Borders close as COVID-19 lockdowns go into effect

Singapore harbour. Credit: Getty Images

In a response to the global pandemic, the Maritime and Port Authority of Singapore has closed its borders indefinitely to seafarers and passengers on short term visits as of 23:59 on 23 March 2020. Crew changes have also been banned during this period.

Singapore’s closure of borders is one among many. A shipping ministry official in India has stated that as of 13 March, 25,504 crew and passengers from 703 ships with a history of travel in COVID-19 affected regions were prevented from disembarking in Indian ports. These vessels were allowed to anchor at designated areas but no shore passes were issued to anyone onboard.

India has further restricted cargo handling, and banned the entry of any international cruise ships, crew, or passengers until 31 March. As of 23.59 on 24 March, India has declared a 21-day lockdown which will be in effect until 14 April, with no non-essential travel to be allowed during this period.

Similarly, Australia’s borders closed to all visitors, except citizens, permanent residents, and close family members, from 18 March until further notice. All foreign cruise ships are banned for a period of 30 days, with ports in Queensland additionally banning all commercial ships from entering port if the ship, or anyone onboard, has been in any country other than Australia for the last 14 days. Ports in New South Wales have banned vessels from COVID-19 affected countries. Australia’s bans on cruise ships is echoed not only by Singapore and India, but also Greece, Guatemala, the Dominican Republic, Oman, South Africa, and more.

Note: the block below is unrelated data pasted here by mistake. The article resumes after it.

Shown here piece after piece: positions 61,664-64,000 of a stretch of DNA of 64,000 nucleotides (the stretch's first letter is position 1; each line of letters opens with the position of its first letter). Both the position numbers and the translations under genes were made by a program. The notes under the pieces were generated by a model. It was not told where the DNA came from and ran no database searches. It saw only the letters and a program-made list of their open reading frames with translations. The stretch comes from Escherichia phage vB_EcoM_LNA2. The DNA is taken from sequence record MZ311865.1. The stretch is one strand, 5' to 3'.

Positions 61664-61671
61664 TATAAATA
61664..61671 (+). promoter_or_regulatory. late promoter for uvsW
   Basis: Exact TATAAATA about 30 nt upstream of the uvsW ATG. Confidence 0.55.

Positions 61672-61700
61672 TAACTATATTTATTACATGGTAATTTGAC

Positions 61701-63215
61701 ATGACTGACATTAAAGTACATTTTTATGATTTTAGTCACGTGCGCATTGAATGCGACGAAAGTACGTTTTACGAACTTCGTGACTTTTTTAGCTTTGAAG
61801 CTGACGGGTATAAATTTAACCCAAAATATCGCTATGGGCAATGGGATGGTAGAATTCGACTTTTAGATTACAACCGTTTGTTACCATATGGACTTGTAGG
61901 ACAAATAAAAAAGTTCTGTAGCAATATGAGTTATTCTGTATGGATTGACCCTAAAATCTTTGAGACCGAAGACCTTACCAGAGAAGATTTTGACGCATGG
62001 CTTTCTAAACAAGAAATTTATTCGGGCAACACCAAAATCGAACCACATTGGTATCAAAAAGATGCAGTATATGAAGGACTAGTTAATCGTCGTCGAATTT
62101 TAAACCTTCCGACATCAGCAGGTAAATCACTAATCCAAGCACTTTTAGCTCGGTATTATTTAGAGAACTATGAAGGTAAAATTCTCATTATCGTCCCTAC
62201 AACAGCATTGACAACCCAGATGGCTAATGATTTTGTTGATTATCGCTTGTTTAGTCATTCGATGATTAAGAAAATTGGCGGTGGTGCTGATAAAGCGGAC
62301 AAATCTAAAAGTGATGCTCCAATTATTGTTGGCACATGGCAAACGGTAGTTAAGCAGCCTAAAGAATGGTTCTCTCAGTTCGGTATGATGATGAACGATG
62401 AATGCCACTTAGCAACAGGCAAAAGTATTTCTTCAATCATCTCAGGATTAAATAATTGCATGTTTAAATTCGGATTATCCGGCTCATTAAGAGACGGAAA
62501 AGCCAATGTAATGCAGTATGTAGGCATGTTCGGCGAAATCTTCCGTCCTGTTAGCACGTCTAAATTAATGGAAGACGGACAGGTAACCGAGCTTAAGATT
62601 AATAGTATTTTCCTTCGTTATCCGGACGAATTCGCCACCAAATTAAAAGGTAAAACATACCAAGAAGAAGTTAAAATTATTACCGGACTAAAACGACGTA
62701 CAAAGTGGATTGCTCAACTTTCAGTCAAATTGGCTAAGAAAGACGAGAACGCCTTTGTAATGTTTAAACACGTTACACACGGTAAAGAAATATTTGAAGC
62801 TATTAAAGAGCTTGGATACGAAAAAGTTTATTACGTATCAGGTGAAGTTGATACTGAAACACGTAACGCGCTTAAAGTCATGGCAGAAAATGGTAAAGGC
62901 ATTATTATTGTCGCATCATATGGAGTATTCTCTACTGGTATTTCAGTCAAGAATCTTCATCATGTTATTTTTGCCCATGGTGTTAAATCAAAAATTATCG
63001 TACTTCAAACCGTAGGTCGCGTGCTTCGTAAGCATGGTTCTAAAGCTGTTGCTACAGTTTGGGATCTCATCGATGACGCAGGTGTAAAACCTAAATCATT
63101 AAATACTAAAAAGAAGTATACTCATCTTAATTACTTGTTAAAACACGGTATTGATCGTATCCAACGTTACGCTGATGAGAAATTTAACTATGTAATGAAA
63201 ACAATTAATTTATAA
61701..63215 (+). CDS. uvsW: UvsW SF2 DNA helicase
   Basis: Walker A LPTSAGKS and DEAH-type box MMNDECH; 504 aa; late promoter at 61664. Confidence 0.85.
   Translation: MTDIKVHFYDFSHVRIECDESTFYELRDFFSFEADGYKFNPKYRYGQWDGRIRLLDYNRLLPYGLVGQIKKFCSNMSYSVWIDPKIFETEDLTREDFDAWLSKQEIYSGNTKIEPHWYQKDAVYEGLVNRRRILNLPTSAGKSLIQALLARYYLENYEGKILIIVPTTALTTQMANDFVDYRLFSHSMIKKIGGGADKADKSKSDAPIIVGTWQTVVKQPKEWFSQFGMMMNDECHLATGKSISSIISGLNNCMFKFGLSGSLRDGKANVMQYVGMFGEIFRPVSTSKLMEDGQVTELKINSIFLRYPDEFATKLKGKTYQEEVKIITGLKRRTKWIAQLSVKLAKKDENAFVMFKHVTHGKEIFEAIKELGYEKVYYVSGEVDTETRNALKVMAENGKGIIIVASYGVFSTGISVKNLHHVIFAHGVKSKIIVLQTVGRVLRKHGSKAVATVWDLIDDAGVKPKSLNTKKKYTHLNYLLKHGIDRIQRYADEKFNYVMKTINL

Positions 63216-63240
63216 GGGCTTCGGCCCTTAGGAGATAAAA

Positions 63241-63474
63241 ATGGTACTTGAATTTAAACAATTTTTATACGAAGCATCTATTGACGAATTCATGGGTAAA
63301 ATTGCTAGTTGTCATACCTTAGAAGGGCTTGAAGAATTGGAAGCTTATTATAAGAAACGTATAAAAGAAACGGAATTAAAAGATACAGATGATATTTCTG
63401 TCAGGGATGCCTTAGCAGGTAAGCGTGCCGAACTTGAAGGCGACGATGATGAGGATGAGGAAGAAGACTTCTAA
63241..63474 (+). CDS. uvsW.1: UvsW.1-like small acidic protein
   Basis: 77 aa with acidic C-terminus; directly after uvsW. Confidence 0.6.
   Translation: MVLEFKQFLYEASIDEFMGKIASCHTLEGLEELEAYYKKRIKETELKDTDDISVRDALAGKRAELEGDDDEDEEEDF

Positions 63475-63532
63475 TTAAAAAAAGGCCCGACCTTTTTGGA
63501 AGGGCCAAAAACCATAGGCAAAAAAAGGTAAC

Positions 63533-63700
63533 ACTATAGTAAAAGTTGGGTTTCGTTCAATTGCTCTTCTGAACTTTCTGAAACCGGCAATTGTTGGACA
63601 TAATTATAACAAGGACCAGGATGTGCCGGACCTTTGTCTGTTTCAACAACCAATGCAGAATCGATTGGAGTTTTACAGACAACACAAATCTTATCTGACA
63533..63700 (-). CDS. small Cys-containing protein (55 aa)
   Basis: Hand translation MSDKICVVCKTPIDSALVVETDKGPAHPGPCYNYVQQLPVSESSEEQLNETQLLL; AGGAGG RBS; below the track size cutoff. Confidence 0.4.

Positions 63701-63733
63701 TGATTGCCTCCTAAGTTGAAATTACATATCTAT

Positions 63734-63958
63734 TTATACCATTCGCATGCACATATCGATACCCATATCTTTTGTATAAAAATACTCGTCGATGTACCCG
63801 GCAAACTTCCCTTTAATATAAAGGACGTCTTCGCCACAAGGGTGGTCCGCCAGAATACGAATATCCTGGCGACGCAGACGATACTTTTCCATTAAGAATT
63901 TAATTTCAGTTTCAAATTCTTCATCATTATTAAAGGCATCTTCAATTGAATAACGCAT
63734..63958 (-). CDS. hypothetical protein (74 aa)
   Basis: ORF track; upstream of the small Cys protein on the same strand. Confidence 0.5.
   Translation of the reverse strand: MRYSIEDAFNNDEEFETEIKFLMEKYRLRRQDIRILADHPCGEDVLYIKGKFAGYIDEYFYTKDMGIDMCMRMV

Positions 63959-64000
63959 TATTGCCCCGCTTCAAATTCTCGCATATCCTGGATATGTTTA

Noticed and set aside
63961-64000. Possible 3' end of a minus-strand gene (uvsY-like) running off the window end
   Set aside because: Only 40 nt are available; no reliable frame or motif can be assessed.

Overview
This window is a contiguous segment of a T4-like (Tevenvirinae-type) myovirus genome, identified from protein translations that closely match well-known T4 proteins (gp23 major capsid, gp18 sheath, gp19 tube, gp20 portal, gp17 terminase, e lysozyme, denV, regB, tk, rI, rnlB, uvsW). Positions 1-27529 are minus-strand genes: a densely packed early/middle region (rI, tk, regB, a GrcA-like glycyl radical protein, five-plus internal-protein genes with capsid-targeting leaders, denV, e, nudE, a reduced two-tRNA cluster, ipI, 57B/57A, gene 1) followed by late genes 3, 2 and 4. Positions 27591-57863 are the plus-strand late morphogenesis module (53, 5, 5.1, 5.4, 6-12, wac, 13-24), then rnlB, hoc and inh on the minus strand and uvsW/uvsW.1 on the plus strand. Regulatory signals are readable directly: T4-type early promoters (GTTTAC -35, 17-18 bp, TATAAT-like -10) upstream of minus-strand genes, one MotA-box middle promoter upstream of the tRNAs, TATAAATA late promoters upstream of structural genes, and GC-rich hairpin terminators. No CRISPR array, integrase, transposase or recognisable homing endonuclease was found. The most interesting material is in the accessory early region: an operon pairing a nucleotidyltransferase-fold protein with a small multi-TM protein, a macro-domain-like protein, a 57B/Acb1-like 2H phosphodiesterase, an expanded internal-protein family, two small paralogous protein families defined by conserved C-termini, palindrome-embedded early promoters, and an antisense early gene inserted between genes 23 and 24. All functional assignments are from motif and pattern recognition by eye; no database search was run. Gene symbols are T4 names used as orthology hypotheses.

As more countries close borders and go into lockdown, the global supply of goods will increasingly be impacted. The closure of ports means fewer travel routes are viable during this period, severely limiting any crew changes or resupplying. This is likely to also greatly hinder the movement of essential/ relief goods during this period. As such, although countries such as the UK have currently designated seafarers as key workers, as of 19 March, allowing them to continue to function as part of the supply chain during the COVID-19 response, the closure of country borders globally is likely to greatly affect the very possibility of their work.